Oil Dreams

October 14, 2014

OIL PUMPRain this afternoon finally, and apparently here on California’s north coast we’re expecting maybe a coming week’s worth of soaking.

And beyond the beach, oil is making headlines, again — this time for a hefty, jig-saw price dump today: The heavily traded Brent/WTI spread was volatile over the day, first narrowing to under $2 a barrel, near its lowest in over a year, before widening back out to $3.30 later in the day as U.S. oil futures deepened losses.
Down more than 20 percent since June.

(Illustration: An oil pump, ‘horse head,’ found here).

Near-about oil gluttony out there — beyond lower gas pump prices — and acting peculiar, US oil companies drilling out their ass (via Bloomberg):

In a way, oil companies in the U.S. are perpetuating the crash by continuing to drill and push up U.S. oil production to its fastest pace ever.
Rather than pulling back in hopes of slowing the amount of supply on the market to try and boost prices, drillers are instead operating at full tilt and pumping oil as fast as they can…
Over the past five years, the amount of horizontal rigs deployed in the U.S. has almost quadrupled, from 379 in early 2009 to more than 1,300 today.
This is of course purely a fracking story.
Almost all the recent gains in U.S. oil production are the result of horizontal drilling techniques being used across much of the Midwest, from Texas to North Dakota.
Unlike conventional vertical wells, where more wells do not always equal more oil, the strategy in a shale field appears to be to drill as many as possible to unlock oil trapped in rock formations.
As the number of horizontal drill rigs has exploded, the number of vertical rigs in the U.S. has gone in the opposite direction, falling almost 70 percent over the past seven years.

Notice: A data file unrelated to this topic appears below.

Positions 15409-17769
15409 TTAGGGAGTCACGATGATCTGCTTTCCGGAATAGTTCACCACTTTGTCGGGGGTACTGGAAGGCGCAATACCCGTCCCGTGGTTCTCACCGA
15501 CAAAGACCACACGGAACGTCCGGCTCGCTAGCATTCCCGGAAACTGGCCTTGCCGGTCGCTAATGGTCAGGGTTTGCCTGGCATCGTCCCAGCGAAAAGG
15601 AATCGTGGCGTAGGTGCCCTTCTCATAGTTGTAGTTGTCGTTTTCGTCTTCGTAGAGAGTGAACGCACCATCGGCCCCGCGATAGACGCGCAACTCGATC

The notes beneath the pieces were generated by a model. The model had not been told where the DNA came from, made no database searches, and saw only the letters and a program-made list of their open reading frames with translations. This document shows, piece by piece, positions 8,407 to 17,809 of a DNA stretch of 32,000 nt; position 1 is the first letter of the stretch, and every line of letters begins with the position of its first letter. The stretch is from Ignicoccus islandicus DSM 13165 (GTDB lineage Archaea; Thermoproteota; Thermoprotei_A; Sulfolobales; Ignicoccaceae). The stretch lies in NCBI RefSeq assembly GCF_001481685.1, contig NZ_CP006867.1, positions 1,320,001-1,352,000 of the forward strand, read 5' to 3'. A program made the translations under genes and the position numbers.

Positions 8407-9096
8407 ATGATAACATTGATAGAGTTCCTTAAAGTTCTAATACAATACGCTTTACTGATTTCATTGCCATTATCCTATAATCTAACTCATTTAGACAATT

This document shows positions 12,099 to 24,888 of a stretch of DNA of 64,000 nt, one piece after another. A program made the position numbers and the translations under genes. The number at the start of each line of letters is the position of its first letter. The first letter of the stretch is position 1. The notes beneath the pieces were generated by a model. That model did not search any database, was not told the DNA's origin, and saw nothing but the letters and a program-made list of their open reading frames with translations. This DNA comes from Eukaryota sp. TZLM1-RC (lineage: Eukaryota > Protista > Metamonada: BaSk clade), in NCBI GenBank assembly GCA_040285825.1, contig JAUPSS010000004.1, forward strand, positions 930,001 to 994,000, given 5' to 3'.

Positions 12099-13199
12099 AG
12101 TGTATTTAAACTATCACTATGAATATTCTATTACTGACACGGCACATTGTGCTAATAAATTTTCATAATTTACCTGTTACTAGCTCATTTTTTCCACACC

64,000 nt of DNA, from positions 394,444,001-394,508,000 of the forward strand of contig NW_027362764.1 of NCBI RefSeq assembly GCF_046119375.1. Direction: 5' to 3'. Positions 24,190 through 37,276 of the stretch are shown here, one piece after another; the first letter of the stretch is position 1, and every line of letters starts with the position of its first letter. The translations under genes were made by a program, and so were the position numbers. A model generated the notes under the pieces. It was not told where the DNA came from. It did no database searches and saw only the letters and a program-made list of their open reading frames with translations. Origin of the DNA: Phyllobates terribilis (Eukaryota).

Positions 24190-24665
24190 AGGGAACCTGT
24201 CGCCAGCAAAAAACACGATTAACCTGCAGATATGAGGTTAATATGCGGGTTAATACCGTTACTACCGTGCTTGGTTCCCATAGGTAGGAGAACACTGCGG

And the Saudis and other OPEC guys aren’t slashing production, either. Supposedly, a lot of these companies have a break-even bar at $80 a barrel, so we’re already way close, forcing up another precarious bit of bullshit for the economy — and what fracking does to the environment on so many different, toxic levels, is a way-another story.

On an oil-boom note, a really good feature story by freelance writer Laura Gottesdiener on life inside “Boomtown USA” can be found at TomDispatch from this past weekend — a narrative of life so shitty it sucks.
Some highlights:

This spring, production in North Dakota surged past one million barrels of oil a day.
The source of this liquid gold, as it is locally known, is the Bakken Shale: a layered, energy-rich rock formation that stretches across western North Dakota, the corner of Montana, and into Canada.

Now, six years later, the region displays all the classic contemporary markers of hell: toxic flames that burn around the clock; ink-black smoke billowing from 18-wheelers; intermittent explosions caused by lightning striking the super-conductive wastewater tanks that hydraulic fracturing makes a necessity; a massive Walmart; an abundance of meth, crack, and liquor; freezing winters; rents higher than Manhattan; and far, far too many men.
To oil companies, however, the field is hallowed ground, one of the few in history to break the million-barrel-a-day benchmark, earning it “a place in the small pantheon of truly elite oil fields,” as one Reuters market analyst wrote.

Just beneath the sense of giddiness and possibility in this frontier outpost of America’s new energy empire lurks loneliness of an almost indescribable sort.
Since the boom began, at least 15,000 workers — mostly men — have descended on Williston alone.
When you meet them, it’s clear that most carry the residue of half-lives from someplace else: photographs of their children, memories of ex-wives, accents bred in Minnesota or Liberia.
“You can almost see the lost-ness, the desperation in their faces,” Marc Laurent told me. He’s the manager of the Aspen Lodge & Suites where I first stayed, before the cost of housing got the best of me and, like almost all newcomers to Williston at one point or another, I resigned myself to living in my car.

Read the whole piece, it’s really good, but sad, depressing and ‘Blade Runner‘ futuristic.
Boomtown‘ North Dakota seen at night from space can be found here — the fracking fields burning off  “..enough gas to heat half a million homes.”

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